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Ancient skills all in one basket

PUBLISHED: 16:11 15 February 2011 | UPDATED: 13:20 16 February 2011

7 Things pix 11/2/11

7 Things pix 11/2/11

Archant

Basketry embraces the useful and the beautiful and this ancient and modern craft of East Anglia is now being celebrated in two Norwich exhibitions. IAN COLLINS reports.

Things in today’s modern world can seem a basket case of geeky gadgetry, virtual reality and throwaway consumerism. So what a great time to reconnect with our roots in a traditional skill such as basketry.

For the next few months a two-part exhibition in Norfolk — now at the Norwich University College of the Arts, later at the Sainsbury’s Centre — will highlight the useful and the beautiful and show us how to get some for ourselves.

The making — plaiting, knotting, binding — of containers and separators from flexible stuff such as straw, rush and wood is one of the oldest crafts of humankind, predating ceramics and textiles.

Common to every culture with access to basic materials, basketry has been brilliantly adapted for period and place – and it has found a stronghold in this region into the 21st century.

One of my prized possessions is a rush-woven bag from a 1960s Southwold fishmonger. I’d love one of 2,000 potato baskets from the same decade that two Fens craftsmen made to precise measurements in six weeks — in a story gathered by basketmaker Mary Butcher, curator of the NUCA show with the university’s Victoria Mitchell.

With added film clips and photos, the display pays tribute to local workshops and individual makers – known and unknown, lost and surviving.

Gorleston’s Colin Manthorpe — a master maker for decades at nearby Yarmouth Stores and Stanley Bird’s workshops — continues teaching, and the skills of Ronnie Woods, of Dereham, still thrive through former apprentices such as Debbie Booth and Sue Chapman.

Oliver Meek learned basket-making from an uncle and, moving to Swaffham on marrying, bought an old coach house as a combined workshop and home. He was still producing traditional baskets for farms and homes in his eighties – and the current show includes a classic Meek shopper from the 1980s.

Terry Bensley made baskets for the fishing industry from Great Yarmouth until his retirement in 2008.

Peter Carter continues to make and set eel traps — or “grigs” — in Fen waterways.

Here are whelk pots, herring swills and crans, rope mats, trays, bakers’ baskets and household chairs (one with glorious seating lately woven by Sue Marsdon from Stour Valley rushes).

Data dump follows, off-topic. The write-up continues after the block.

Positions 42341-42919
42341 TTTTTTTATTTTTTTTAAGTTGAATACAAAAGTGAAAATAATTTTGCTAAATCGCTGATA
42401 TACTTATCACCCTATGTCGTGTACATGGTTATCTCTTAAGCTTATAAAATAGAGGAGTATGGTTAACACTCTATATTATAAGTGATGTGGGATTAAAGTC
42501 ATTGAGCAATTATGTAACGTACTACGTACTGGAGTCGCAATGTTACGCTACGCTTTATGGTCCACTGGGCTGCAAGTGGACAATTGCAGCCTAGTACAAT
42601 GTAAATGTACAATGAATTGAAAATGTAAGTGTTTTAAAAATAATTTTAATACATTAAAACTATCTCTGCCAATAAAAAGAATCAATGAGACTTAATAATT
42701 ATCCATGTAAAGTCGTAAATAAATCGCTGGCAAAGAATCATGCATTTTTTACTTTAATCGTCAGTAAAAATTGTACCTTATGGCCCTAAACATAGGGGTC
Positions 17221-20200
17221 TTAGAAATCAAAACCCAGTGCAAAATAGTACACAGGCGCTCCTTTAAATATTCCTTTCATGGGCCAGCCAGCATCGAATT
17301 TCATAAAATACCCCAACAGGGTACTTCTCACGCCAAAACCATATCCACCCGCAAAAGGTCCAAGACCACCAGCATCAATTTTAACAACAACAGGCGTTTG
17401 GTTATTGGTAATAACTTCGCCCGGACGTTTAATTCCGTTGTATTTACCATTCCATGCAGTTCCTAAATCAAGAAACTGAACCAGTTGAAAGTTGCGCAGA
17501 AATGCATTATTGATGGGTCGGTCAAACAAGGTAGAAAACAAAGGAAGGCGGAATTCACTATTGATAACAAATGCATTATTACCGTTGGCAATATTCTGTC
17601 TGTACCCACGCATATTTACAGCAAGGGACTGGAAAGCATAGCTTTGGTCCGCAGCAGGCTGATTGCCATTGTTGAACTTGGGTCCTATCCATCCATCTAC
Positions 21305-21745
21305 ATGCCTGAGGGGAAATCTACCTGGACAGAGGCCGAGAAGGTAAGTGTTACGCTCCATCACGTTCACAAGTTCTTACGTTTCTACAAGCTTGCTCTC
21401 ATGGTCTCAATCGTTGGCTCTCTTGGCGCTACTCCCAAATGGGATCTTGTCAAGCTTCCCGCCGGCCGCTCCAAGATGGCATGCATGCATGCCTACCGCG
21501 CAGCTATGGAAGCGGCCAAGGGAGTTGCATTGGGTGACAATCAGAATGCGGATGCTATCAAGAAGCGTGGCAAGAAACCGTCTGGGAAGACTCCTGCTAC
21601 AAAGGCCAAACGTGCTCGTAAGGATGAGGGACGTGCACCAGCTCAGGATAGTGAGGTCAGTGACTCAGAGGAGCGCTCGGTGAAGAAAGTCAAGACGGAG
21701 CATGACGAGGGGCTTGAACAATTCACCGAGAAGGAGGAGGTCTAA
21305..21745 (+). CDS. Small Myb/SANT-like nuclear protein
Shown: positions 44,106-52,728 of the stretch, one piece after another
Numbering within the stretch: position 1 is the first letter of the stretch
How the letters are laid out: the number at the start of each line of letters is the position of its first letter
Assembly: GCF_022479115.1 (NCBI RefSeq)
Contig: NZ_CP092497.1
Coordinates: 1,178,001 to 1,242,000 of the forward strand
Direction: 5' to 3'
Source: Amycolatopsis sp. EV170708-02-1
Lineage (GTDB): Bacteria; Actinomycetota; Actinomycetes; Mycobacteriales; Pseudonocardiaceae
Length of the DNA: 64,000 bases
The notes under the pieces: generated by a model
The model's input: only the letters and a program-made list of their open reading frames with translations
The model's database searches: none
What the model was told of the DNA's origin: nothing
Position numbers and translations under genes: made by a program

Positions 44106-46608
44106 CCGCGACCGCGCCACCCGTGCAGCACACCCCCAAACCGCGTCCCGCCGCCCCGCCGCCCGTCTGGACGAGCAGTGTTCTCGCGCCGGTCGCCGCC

Hurrah for Waveney Rush Industry – a traditional rush workshop launched in 1947 and now the largest left in East Anglia – here represented with a new log basket made using age-old techniques.

We can order a willow crib by Jonathan Gordon or a green coffin from Winterwillow — part of the Cambridgeshire social enterprise Winter Comfort for the Homeless, which grows willow and trains basket-makers.

And also featured is Halesworth’s Peter Dibble, who makes baskets and fences from willow which he grows himself or buys from Somerset.

The NUCA show catalogue cover is a close-up of a Norfolk bee skep — made from straw and string, probably near Swanton Morley – for the capture of escaped swarms. A similar relic in the pending Sainsbury Centre show is the perfect connector to other forms and cultures.

The Sainsbury exhibition — Basketry: Making Human Nature — ranges from tribal masks and a Peruvian canoe to an amazing monumental panel by artist Thomas Heatherwick for Guy’s Hospital in London.

There will be special commissions from NUCA show curator Mary Butcher and Japan’s Ueno Masao — the latter with an enormous woven Eye in the Rose Window installation in the centre’s gable end And, maybe most cheering of all, will be a demonstration of how basketry can embrace the art of recycling – with colourful new containers made from reused nylon, foil and plastic wrappers. (Another favourite thing in my flat is a recent Zulu basket woven from scraps of telephone wire.)

As Paul Greenhalgh, the Sainsbury Centre’s new director, puts it: “The technology of basketry has a deeply ancient heritage that remains the basis of much activity in contemporary art, design, craft and architecture.

“This exhibition, and the research project that it [and the NUCA display] came out of, shows us that the fusion of art and technology that basketry exemplifies has led to the creation of some of the most beautiful works in the history of art.”

n East Anglian Basketry is at The Gallery, NUCA, St George’s Street, Norwich until February 11, Mon-Sat 10am-5pm, admission free, 01603 756247 www.nuca.ac.uk

n Basketry: Making Human Nature will be at the Sainsbury Centre for Visual Arts from February 8 until May 22. www.scva.ac.uk

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